[This message has been edited by herb slocomb (edited March 10, 2001).]
Jyotsna Clarkin
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Joined: Jan 26, 2001
Posts: 158
Originally posted by herb slocomb:
A better example is:
int x = 1;
x = x++ - x++ * x++;
evaluated like this :
1) (x++)-(x++) * (x++);
2) (x++)- ((x++) * (x++)); // "*" has higher precedence
3) (x++) - ((1) * (2)); //evaluate innermost operands first, L to R)
4) 3 - 2 // this is wrong result but why ?

No Herb:
Once again you're confusing evaluation order with assoc. & precedence and everything else...
x = (x++) - (x++) * (x++) // assoc
x = 1 - 2 * 3 ----> (1 - (2 * 3)) // precedence
(x = (1 - 6))
x = -5 // answer!
Don't start substitution from the middle of an expression !!! I think that's where you're going wrong.
regards,
Jyotsna
frank davis
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Joined: Feb 12, 2001
Posts: 1479
Here's maybe the source of confusion : Mughal says "operands are evaluated left to right before operators are applied". Since "++" is an operator, there are two steps, first evaluate; second apply the "++" operator. In applying the operator we use the normal rules of associativity and group everything nicely with nested parentheses etc, as I did above. Mughal states that prefix increment operators associate right to left and postfix operators associate left to right (how would you do that association?).
In the example above the "++" operator is being applied concurrently with the variable evaluation, and this is the crux of the matter. Applying the operators must be a distinct step unless the associativity rules applying to unary operators are absolutely meaningless.
Here's the answer I'm going to use to allow myself to sleep tonight :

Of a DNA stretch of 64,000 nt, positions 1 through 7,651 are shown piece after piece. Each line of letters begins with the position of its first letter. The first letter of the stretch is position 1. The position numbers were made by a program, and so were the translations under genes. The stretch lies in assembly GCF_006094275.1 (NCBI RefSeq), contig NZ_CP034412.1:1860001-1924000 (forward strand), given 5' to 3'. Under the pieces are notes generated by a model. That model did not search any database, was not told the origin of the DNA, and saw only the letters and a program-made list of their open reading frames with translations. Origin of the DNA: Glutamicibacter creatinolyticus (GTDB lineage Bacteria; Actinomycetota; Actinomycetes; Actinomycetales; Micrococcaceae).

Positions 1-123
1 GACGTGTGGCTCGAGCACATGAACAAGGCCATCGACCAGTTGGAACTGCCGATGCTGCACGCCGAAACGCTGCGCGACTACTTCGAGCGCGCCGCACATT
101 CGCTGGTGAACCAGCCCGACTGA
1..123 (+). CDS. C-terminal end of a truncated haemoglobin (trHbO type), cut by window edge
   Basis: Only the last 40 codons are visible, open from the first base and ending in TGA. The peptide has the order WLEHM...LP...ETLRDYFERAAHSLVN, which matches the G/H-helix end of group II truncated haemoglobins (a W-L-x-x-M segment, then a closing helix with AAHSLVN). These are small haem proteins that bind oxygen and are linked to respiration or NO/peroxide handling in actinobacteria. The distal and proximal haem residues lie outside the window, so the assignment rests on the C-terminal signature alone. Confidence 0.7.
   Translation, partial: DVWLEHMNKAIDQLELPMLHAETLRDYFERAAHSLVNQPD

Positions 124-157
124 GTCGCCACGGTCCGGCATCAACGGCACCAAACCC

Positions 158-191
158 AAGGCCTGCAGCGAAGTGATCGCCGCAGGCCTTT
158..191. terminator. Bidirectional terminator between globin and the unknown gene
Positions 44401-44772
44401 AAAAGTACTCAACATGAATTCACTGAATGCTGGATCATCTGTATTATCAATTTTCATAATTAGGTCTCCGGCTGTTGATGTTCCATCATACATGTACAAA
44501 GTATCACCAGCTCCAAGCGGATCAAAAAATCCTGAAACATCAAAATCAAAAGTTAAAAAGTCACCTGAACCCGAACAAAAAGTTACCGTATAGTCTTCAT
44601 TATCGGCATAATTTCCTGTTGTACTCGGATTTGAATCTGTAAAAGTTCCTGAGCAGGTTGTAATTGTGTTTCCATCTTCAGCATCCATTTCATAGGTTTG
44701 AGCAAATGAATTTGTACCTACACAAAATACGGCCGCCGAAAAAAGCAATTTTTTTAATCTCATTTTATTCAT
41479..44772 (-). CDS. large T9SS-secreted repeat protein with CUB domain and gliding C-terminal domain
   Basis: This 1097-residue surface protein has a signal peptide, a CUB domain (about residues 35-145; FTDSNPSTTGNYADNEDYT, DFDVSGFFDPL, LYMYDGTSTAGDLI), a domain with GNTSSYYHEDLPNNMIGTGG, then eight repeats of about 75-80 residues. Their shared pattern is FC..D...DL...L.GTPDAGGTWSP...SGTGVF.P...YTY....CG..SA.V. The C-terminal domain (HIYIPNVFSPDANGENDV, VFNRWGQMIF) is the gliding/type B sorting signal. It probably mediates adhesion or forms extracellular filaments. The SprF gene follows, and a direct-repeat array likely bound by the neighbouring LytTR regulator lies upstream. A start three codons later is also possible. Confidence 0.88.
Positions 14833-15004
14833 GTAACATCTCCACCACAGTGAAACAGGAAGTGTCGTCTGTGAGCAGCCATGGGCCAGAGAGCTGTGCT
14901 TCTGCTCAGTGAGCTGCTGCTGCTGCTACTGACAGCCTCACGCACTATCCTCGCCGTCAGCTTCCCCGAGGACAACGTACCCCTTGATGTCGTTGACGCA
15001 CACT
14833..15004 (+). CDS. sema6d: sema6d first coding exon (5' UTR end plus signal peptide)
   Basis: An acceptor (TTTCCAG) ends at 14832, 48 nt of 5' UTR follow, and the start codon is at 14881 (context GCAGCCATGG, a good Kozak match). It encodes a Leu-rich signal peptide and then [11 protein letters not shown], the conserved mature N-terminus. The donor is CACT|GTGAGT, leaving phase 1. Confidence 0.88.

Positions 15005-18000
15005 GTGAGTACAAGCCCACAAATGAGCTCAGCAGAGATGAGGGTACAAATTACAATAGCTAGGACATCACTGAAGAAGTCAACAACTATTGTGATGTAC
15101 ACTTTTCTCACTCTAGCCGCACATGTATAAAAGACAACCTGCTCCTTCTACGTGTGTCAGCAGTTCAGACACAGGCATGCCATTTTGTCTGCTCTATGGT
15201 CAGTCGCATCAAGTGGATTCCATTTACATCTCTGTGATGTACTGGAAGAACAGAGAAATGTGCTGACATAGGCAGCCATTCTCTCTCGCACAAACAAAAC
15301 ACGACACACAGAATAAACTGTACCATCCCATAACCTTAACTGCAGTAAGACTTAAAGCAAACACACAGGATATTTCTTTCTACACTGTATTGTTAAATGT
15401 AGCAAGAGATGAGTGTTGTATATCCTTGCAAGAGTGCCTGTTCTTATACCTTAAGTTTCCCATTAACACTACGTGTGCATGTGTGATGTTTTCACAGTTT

1) (x++)-(x++) * (x++);
2) (x++)- ((x++) * (x++)); // "*" has higher precedence
3) (((x++)) - ((x++) * (x++))); //JLS 15.7.1: "Evaluate Left-Hand Operand First.
The left-hand operand of a binary operator appears to be fully evaluated before any part of the right-hand operand is evaluated"
But this doesn't explain how the prefix and postfix operators have different orders of associativity. I guess some things mortals are not meant to know....
[This message has been edited by herb slocomb (edited March 10, 2001).]
[This message has been edited by herb slocomb (edited March 10, 2001).]
[This message has been edited by herb slocomb (edited March 10, 2001).]
[This message has been edited by herb slocomb (edited March 10, 2001).]
[This message has been edited by herb slocomb (edited March 10, 2001).]
[This message has been edited by herb slocomb (edited March 10, 2001).]
[This message has been edited by herb slocomb (edited March 10, 2001).]
Junilu Lacar
Bartender

Joined: Feb 26, 2001
Posts: 4442
    
    5

Herb,
First of all, please don't take anything I write in this post the wrong way. I understand that you just want to understand a fundamental concept.
But let me ask you this: What would you do if you ran into obfuscated code like this in real life? Would you really lose sleep over it? Would you spend more than 5 minutes debating with your fellow programmers over which operator was associated with which operand and why you were getting the results you were getting? Or would you just say, "Hey, I know what results I want and this is how I would get it..." and proceed to write clear and unambiguous code? IMHO, there's no point in beating yourself up over some code that you probably won't encounter too often and which you'll probably end up re-writing anyway.
There are far too many more interesting and useful things to learn about Java. And don't worry that this type of question will come out in the certification exam because it most probably won't (at least I didn't have any in mine). If it did, I would think less of the exam writers than I would of you if you answered it incorrectly (not that I think you really care about my opinion of you ). Just my $0.02.
As for an example, I don't know if this is what you're looking for but it's the best I could do in under 1 minute:
int i = 1;
int j = -++i;
System.out.println("i = " + i + "; j = " + j);
i = 1;
j = -i++;
System.out.println("i = " + i + "; j = " + j);
Output is:
i = 2; j = -2
i = 2; j = -1
J.Lacar

Originally posted by herb slocomb:

Here's the answer I'm going to use to allow myself to sleep tonight :
1) (x++)-(x++) * (x++);
2) (x++)- ((x++) * (x++)); // "*" has higher precedence
3) (((x++)) - ((x++) * (x++))); //JLS 15.7.1: "Evaluate Left-Hand Operand First.
The left-hand operand of a binary operator appears to be fully evaluated before any part of the right-hand operand is evaluated"
But this doesn't explain how the prefix and postfix operators have different orders of associativity. I guess some things mortals are not meant to know....


[This message has been edited by JUNILU LACAR (edited March 10, 2001).]